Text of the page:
US gets grip on snow, ice

Who to watch as team readies for best-ever Winter Games

These have never truly been America's Games.

Sure, the United States has its share of Winter Olympic medals. It has even had those brief-but-brilliant moments - the hockey "miracle on ice," or Eric Heiden's five golds - when it felt like it almost belonged. Yet the Winter Games have always seemed more foreign than familiar, the province of those who are blanched by a lack of sun and see nothing at all peculiar about the word fjord.

The United States is a nation with one cross-country medal, one ski jumping medal, and no top-three biathletes in 80 years of competition. While it has never finished lower than third in the Summer Games, it has not finished higher than fifth in any Winter Games since Lake Placid in 1980.

Starting today, however, that cold streak will almost certainly end. The US team that has come to Salt Lake is as deep and talented as any in recent history, and most people expect America to shatter its previous record medal haul - a mere 13.

Of course, there are the Michelle Kwans and Casey FitzRandolphs - the figure and speed skaters who have traditionally succeeded at the Winter Games. But alongside them have risen stars from the new stunt sports like moguls and freestyle aerials - as well as a rare crop of American medal contenders in sports more evocative of the Matterhorn than middle America.

There's Todd Hays, a favorite to win the first US bobsled medal since the Eisenhower administration. Or Bode Miller, who this year has become the most dominant force in slalom - and the best hope in a generation to capture America's first-ever men's giant slalom medal. And there is Todd Lodwick, flirting with the podium in an event that has historically been one of America's worst: nordic combined.

These 17 days in Salt Lake will not likely push America to the top of the medal table, or make curling America's new national pastime. But a good result, boosted by home-field advantage, could mean a new measure of respect for America's winter athletes - both at home and abroad - and kindle America's often-meager interest in the "other" Olympic Games.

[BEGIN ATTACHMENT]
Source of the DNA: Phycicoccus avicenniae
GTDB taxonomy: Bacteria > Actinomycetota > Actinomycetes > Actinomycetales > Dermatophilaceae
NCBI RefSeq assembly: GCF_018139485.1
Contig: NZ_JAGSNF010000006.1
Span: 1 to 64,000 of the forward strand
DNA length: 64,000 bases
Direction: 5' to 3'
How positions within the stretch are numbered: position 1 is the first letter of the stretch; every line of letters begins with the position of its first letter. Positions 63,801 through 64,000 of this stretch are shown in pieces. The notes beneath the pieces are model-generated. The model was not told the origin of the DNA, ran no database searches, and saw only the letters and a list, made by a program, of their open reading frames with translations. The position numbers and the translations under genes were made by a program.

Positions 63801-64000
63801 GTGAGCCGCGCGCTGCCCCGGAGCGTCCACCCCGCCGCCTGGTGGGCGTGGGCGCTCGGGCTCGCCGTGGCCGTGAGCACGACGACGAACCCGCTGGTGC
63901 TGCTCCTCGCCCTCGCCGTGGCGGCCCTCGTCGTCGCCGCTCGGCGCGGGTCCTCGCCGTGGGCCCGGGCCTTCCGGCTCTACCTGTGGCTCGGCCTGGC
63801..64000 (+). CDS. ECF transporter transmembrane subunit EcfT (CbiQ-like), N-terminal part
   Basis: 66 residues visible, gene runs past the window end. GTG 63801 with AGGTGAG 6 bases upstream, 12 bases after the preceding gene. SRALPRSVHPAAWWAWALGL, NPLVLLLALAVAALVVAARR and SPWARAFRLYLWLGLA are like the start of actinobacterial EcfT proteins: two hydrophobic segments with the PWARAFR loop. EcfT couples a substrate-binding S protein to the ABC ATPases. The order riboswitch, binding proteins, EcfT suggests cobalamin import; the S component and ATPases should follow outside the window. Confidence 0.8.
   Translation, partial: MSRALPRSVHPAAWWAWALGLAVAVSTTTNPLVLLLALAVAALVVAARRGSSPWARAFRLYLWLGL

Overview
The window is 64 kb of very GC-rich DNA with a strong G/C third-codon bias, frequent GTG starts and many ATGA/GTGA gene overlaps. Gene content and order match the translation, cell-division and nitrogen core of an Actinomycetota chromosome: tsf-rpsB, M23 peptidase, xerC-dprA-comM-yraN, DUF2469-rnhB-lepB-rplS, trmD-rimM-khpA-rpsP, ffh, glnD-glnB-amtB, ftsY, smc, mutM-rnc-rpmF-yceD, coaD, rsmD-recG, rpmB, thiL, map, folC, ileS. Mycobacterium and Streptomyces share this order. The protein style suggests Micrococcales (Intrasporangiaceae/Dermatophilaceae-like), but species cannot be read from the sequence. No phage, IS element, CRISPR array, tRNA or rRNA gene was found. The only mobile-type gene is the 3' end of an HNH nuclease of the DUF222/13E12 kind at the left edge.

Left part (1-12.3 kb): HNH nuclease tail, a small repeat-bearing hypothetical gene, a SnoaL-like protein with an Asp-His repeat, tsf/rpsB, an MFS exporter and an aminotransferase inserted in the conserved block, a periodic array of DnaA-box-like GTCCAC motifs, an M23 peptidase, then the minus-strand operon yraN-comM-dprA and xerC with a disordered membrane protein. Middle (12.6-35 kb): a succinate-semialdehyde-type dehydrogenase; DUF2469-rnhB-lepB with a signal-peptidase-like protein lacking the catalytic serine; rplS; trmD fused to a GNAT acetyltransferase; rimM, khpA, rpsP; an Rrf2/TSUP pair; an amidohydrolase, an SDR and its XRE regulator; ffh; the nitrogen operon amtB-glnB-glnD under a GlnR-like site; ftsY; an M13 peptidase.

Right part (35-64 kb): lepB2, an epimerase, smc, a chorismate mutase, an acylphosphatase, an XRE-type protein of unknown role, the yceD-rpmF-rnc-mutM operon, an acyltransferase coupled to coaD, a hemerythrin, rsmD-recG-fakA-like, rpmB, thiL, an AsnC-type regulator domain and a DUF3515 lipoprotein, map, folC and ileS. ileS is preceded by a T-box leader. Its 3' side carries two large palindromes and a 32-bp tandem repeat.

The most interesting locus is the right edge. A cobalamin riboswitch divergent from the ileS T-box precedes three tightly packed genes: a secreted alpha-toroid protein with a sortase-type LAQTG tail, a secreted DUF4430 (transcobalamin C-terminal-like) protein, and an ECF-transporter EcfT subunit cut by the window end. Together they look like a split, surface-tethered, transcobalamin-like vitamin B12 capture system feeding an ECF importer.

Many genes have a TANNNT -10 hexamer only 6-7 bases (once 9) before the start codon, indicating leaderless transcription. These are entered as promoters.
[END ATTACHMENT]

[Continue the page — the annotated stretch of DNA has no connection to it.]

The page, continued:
"It's going to take a medal to really put us on the map," says Lodwick, echoing the sentiment of a number of US athletes here.

Why medal drought should end

The reasons for America's historic winter hibernation are not difficult to discern. The Winter Games are essentially a Scandinavian creation, emerging out of a Norse winter sports festival held a century ago. Then, as now, many of the events were as much a celebration of a distinct and snowbound culture as a sporting event. While American kids grew up on sandlot diamonds and schoolyard gridirons, Swedes and Finns have chased each other on skis across the barren wastes of Lapland for centuries.

"These winter sports have almost been imposed upon America," says Jeffrey Segrave, an Olympic historian at Skidmore College in Saratoga Springs, N.Y. "In Europe, they are symbolic of a deeply embedded way of life."

Still, there are signs that America's commitment to success in the Winter Games is gradually growing. Several former football and track athletes brought into bobsledding years ago - including Hays - have now matured with the experience of several Olympics and form the nucleus of a team favored to medal in both the two-man and four-man events. The ski jumping team has been rejuvenated since the hiring of Finland's former head coach, and a similar move in skeleton - one of the new events at the Salt Lake games - has made the US the top team in the world.

"By getting ... Ryan [Davenport], we got the best skeleton coach in the world," says Lincoln DeWitt, who won the World Cup circuit last season. "Since he came on, we've had at least one American on the podium in every World Cup event."